Where are you today?

My favorite line from the book is “It’s not where you’ve been, but it’s where you’re goin’; it’s not who you were in the past, but it’s who you are today – that’s what really matters”.  This is Jimmy Wayne’s beautiful message to kids growing up like he did.   It truly applies to many situations, including our financial lives.

One of the first things we learned at Dave Ramsey’s Financial Counselor Training was the focus in any coaching session should be on where the client is today – what is their income, savings, and debt today – not how did they get to this point. While learning from past mistakes is valuable, dwelling on them and criticizing them is not. Then after assessing where they are today, a coaches job is to convey knowledge and inspiration to get them to where they want to be.

So where are you today? Not where you want to be? That’s ok. But there is no better time than today to change that – to change where you’re going. If financially, you’re not where you want to be, contact me. I can help.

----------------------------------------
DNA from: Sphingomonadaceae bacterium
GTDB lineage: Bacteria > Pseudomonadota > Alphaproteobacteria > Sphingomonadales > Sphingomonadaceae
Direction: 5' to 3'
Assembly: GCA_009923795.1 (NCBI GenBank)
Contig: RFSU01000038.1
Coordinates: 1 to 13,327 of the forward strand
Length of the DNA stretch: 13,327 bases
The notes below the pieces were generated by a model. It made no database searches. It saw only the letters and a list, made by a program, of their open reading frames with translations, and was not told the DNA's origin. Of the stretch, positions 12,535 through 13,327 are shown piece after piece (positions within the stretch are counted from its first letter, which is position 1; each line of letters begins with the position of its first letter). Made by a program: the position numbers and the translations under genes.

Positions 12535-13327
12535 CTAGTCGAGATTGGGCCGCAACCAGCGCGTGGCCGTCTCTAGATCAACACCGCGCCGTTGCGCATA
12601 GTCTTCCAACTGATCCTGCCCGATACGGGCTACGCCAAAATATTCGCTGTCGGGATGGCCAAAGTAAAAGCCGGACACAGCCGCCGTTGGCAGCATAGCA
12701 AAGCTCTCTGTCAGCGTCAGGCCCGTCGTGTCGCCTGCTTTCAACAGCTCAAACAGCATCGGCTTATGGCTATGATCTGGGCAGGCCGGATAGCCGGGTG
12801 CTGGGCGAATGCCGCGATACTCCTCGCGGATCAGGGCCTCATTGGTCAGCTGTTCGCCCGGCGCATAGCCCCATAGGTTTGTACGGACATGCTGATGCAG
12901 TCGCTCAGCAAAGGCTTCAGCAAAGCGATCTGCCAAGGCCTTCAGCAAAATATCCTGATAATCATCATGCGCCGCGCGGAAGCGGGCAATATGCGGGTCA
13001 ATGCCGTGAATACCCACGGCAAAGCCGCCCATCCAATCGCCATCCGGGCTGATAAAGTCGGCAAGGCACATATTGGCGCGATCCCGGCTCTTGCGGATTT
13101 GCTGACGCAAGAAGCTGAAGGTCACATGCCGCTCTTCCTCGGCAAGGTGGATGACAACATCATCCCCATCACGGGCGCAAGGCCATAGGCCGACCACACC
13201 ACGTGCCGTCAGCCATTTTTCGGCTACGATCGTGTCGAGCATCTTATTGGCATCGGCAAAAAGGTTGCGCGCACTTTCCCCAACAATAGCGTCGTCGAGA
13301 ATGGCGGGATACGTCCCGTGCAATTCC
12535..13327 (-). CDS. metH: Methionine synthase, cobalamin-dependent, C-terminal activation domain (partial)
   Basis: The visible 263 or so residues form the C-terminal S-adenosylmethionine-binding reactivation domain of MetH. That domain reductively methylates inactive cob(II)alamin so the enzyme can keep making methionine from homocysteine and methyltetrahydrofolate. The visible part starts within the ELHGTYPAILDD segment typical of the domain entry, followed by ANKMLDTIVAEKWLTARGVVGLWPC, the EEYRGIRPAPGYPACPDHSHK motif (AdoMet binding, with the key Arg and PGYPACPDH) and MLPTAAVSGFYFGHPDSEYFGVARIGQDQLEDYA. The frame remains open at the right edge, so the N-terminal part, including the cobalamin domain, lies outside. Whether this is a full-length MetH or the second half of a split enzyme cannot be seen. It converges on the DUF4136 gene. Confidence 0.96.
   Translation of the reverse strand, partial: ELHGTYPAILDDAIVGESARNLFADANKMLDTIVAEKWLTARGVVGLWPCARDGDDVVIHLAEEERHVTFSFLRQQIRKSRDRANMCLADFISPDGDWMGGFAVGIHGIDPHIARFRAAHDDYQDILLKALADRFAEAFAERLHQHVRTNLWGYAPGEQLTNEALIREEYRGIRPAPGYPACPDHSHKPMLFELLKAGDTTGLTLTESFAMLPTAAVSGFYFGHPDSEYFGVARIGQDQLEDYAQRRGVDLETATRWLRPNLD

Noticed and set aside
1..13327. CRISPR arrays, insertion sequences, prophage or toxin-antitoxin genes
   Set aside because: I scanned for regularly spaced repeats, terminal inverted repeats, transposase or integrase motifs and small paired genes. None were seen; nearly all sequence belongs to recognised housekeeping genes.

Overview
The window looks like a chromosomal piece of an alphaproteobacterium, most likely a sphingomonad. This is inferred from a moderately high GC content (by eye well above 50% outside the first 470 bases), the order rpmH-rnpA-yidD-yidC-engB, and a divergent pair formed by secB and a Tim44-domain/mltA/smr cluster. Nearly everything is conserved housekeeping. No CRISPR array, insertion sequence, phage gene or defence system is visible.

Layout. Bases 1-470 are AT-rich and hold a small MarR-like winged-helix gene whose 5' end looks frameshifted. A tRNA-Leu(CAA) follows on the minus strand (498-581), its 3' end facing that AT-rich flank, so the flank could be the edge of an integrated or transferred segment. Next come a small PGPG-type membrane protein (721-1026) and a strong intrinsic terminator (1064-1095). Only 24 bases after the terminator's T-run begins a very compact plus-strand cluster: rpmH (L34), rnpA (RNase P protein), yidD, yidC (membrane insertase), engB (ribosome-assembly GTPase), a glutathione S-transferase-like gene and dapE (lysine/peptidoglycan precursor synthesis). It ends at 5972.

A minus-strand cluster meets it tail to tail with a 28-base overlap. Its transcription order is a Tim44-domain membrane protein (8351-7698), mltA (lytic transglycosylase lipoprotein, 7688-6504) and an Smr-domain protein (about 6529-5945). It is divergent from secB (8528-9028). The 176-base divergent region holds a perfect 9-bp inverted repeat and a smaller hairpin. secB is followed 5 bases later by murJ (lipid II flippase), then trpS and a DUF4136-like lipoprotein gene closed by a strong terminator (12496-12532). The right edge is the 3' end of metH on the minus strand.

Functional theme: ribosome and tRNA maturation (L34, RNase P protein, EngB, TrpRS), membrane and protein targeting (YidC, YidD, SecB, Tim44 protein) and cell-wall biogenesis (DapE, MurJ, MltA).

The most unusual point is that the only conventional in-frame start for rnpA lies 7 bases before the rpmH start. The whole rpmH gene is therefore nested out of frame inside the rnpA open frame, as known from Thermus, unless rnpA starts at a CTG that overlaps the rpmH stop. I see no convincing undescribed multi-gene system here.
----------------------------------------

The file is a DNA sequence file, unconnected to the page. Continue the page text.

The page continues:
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4 Replies

  1. Thank you for the most amazing review. That night in Pensacola Florida was very scary. I loved reading how you compared your life and mine at that time. No one has ever written a review with your perspective.
    The line “It’s not whet you’ve been, it’s where you’re going” was inspired by the song with the same title. Ironically I was told by the record label I couldn’t record that song. So, I withdrew money from my bank account and recorded the song anyway. It’s inspired many kids and even adults.
    Thanks again for the great review!


    1. goodcentscoaching

      Thanks Jimmy for sharing your story! Love your music too!

  2. What an awesome book! Thanks so much for sharing with us. Your life and goals blossomed with all you pushed for. GREAT JOB!

  3. Lucinda Lewis

    That was great Amy, now I need to buy the book. Your comparison is great.